The second myth was that fishing rights in the un-defined category of small-scale fishing sector would only be allocated to co-operatives.
FEIKE noted that the definitions sought to replace ‘subsistence’ fishing with ‘small-scale’ fishing. FEIKE found this to be not only impractical but also to have serious socio-economic consequences. He pointed out there were, over and above the 2 200 previously mentioned small-scale fishers, who were predominantly in the Northern Cape and Cape Town, another 7 800 or so subsistence fishers in the Eastern Cape and Kwazulu-Natal alone. Each of these targeted different types of fish. It was important to recognise the significant differences of the obligations and the socio-economic conditions of subsistence fishers. While FEIKE did not object to the explicit inclusion of ‘small scale fishing’ in the MLRA, it was opposed to the process of a simplistic ‘find and replace’. He stated that the category of small-scale fishing must be adequately defined, which was not currently the case. The solution proposed was to maintain the ‘subsistence fishing’ category and then add a new category specific to small-scale fishing, which would be included as a provision under a new Section 21A.
The second main amendment would include the concept of ‘co-operatives’ as a category of ‘South African Person’ that may be allocated a fishing right under section 18. FEIKE did not technically object to the inclusion of co-operatives, but did feel that people should have a choice whether or not to form a co-operative or remain as individual fishers. It should be their choice, nor mandatory, whether to pool their rights and quotas into a co-op structure. Findings from Vietnam showed that co-operatives typically resulted in short-term exploitation at the expense of long-term sustainability. Furthermore, co-operatives resulted in a very low and unstable growth rate as well as low financial returns. The experience of South African cooperatives in other sectors was also not great.
In conclusion, Mr Moolla stated the proposed amendments would have profound social, economic and ecological impacts, which were not adequately taken into account. He argued that it was not possible to responsibly and informatively undertake legislative amendments without the considering such important data. Lastly, he questioned whether the proposed amendments were in line with Chapter 6 of the National Development Plan (NDP), as in his opinion; there was a fundamental conflict between the amendments and the NDP.
South African United Fishing Front (SAUFF) submission
Mr Pedro Garcia, Chairperson, SAUFF, said that the South African United Fishing Front (SAUFF) was a registered non-profit organisation that represented fishers in various fishing sectors and worked closely with smaller local fishing organisations. SAUFF would outline its perceptions. There were many challenges in the fishing industry that must be addressed.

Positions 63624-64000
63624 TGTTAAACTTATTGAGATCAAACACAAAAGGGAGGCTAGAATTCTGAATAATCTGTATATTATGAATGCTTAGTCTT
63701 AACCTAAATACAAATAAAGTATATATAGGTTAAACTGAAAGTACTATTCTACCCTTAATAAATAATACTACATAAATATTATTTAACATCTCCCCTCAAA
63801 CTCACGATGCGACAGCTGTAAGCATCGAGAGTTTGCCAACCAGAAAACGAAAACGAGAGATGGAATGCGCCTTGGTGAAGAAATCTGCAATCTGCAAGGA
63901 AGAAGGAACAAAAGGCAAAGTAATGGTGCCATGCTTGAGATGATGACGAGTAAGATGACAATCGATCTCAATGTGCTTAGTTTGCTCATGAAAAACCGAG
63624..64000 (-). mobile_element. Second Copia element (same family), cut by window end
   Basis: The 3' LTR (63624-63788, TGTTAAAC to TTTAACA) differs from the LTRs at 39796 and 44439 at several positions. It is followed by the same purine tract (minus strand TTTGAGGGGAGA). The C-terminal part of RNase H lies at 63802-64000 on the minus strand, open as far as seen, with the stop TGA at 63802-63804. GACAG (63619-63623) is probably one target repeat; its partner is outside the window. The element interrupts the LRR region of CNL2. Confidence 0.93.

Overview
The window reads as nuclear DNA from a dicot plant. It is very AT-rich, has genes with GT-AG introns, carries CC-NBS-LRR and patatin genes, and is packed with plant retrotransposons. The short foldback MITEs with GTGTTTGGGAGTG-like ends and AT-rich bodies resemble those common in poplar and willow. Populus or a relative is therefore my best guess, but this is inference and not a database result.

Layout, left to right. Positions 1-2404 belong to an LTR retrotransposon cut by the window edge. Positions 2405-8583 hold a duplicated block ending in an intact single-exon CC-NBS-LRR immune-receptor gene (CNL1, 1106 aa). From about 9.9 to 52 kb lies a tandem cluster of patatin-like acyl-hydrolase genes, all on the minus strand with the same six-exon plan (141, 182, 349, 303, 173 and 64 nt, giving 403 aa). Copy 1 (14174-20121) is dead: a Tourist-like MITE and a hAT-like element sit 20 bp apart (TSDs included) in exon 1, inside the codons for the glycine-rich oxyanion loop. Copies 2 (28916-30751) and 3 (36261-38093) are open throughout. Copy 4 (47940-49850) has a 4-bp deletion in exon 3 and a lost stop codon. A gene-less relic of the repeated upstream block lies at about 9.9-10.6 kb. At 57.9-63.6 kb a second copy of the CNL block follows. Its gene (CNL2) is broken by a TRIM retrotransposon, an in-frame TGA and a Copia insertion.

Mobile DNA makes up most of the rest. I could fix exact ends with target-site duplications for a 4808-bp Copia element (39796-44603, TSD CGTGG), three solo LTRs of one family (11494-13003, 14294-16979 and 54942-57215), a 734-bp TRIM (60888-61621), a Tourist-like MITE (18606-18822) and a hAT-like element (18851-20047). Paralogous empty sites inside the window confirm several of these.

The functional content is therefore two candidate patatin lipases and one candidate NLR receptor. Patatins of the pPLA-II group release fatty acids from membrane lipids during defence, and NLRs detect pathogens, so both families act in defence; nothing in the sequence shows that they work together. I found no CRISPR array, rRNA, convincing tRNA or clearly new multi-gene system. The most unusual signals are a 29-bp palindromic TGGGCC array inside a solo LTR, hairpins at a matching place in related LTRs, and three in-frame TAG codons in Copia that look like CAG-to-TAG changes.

Commenting that one of the main objectives of the amendment Bill was the re-introduction of co-operatives into the MLRA as a form of ownership, within fishing rights allocation processes, he said also that the main reason for the previous removal of co-operatives was the degree of exploitation they had brought upon fishers and fishing communities, which continued to have lingering impacts to this day. SAUFF acknowledged the positives of co-operatives, such as access to financing and markets and also acknowledged that certain areas on the South African coastline would be able to operate successfully within co-operatives. However, SAUFF was strictly opposed to the introduction of collective forms of ownership entrenched in policy as the only and mandatory ownership option, especially when fishers and fishing communities were not adequately empowered to understand the advantages and disadvantages of this form of ownership.
Mr Garcia stated that SAUF believed that the amendment bill should only be approved once the following key issues were addressed:
- The fact that the SSF policy was not an inclusive process and the majority of fishers did not understand its content
- The complex nature of the SSF policy implementation plan, which should be introduced to fishers and fishing communities in the appropriate language as well as in a clear and easily comprehensible manner
- Lack of guarantee that the SSF policy could produce a basket of species that would be economically viable to its beneficiaries
- Lack of testing by DAFF to the presented basket of species
- Lack of research on many of the species that currently appeared on the basket list with regard to the sustainable exploitation of stocks
SAUFF proposed several steps of action as a means to overcome a rather complex situation, as follows: